Web design and SEO… These are topics that keep web developers, search engine marketers, and web entrepreneurs up at night. Irrespective of your chosen niche, the success of your website, any website, depends on the number of visitors it gets on a daily basis. It’s a simple equation. The more visitors you get to your ecommerce business site, the more chances you have of making sales. Qualified traffic is the secret here, and SEO is one of the methods website owners use to generate that traffic. We’ll talk about SEO later on in this article. But before we get to the topic of search engine optimization, let’s talk about web design.
Phase one: Hire a professional web designer
Small business owners face the same reality, wherever they are. They have to work within the confines of their operating budgets, and that means hiring professionals they can afford to do the things that they themselves cannot do. And that indeed includes small business web design. And since it’s small business websites we’re talking about, let’s, right of the batt, put to rest the notion that anyone can create a meaningful online presence for his or her business by using one of those DIY platforms out there. With very few exceptions, going the DIY route is a recipe for failure. Notwithstanding the fact that when all is said and done, you will not be saving much of anything, let alone money spent, time wasted in learning a set of skills that are never going to be sufficient to ensure your business site has a decent chance at being successful, frustrations and so on.
Your new ecommerce business website is a reflection of who you are, what your company’s mission is all about and as such, it is crucial to hire a developer who specializes in small businesses and who has the required knowledge to bring together all the elements that make a good website.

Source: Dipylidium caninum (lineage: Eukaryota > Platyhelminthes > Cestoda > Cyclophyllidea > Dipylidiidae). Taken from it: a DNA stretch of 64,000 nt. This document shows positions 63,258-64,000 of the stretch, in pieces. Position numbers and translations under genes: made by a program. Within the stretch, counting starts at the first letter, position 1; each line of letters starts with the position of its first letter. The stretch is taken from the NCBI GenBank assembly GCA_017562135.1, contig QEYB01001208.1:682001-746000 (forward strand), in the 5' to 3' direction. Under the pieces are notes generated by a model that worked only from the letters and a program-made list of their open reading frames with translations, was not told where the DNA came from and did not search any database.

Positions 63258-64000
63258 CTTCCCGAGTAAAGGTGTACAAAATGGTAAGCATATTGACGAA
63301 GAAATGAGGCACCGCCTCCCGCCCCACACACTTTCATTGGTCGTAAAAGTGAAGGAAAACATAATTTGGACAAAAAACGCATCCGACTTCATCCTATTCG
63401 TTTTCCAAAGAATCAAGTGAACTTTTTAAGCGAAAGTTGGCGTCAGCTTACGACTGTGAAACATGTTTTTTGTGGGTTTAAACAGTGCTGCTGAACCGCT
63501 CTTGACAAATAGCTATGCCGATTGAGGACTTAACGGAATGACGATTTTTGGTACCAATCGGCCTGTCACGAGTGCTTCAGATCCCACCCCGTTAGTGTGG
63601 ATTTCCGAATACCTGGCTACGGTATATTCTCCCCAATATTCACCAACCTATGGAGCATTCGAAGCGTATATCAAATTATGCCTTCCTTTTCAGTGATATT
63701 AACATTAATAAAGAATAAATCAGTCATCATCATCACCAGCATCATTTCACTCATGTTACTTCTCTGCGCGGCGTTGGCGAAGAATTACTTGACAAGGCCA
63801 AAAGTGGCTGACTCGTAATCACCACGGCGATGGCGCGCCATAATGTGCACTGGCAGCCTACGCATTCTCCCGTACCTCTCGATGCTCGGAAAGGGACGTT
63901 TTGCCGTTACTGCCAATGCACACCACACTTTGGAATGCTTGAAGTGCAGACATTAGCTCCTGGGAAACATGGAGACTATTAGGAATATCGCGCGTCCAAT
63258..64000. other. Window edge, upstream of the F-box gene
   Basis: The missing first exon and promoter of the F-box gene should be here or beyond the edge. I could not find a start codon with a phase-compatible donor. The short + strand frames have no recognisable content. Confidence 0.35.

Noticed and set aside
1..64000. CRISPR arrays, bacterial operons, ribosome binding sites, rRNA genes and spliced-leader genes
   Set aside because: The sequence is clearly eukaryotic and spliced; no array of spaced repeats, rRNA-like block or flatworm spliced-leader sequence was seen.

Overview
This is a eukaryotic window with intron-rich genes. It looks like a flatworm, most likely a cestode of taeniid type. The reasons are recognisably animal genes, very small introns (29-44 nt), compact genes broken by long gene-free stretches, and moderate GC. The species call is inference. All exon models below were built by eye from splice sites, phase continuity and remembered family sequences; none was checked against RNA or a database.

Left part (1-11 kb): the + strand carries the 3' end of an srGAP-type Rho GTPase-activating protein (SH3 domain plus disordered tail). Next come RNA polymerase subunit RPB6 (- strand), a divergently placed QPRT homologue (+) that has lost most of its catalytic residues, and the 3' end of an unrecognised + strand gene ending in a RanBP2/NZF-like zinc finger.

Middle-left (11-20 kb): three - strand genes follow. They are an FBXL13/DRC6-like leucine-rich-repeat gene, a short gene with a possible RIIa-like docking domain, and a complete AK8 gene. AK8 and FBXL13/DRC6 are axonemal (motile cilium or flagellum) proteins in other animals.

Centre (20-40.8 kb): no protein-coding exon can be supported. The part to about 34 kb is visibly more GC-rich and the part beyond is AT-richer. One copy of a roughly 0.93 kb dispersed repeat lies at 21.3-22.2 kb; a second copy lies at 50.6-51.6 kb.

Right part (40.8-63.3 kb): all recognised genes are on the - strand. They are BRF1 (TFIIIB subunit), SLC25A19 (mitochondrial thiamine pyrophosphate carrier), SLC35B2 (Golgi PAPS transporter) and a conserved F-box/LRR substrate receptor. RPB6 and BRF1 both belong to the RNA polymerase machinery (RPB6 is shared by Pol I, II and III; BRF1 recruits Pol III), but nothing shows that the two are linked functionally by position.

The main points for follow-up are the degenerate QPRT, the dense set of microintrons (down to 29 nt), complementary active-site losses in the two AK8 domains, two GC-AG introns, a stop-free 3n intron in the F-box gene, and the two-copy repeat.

Working together with a knowledgeable website designer, you will arrive at a point where your website will have all the components put together to turn a dream into reality. The messaging will be just right, the branding will be an accurate reflection of what your philosophy is, and you’ll have the type of content that your visitors will want to learn from.
Phase two: Hire an SEO professional
To get visitors, you’ll need to hire a search engine optimizer, someone who is knowledgeable about the various aspects of internet marketing. An SEO professional who has the methodology to put in place a system that favors the growth of organic search and the wisdom to know the difference between generic traffic and qualified traffic.
Hopefully, where you were in phase one, you allocated time and effort in:
- Keyword research
- Competitor research
Based on this work, and your expertise in your industry, you will have already created content (in phase one) that will have taken into consideration the data gathered during your research.
With phase one behind you, now is the time to delve deeper into this type of research.
Keyword and competition research
Any time you spend looking through your competitors’ websites is time well spent. It will give you a clear idea of the keywords your competitors are targeting for themselves and which ones among them you’d need to choose to have a reasonable chance of a high ranking.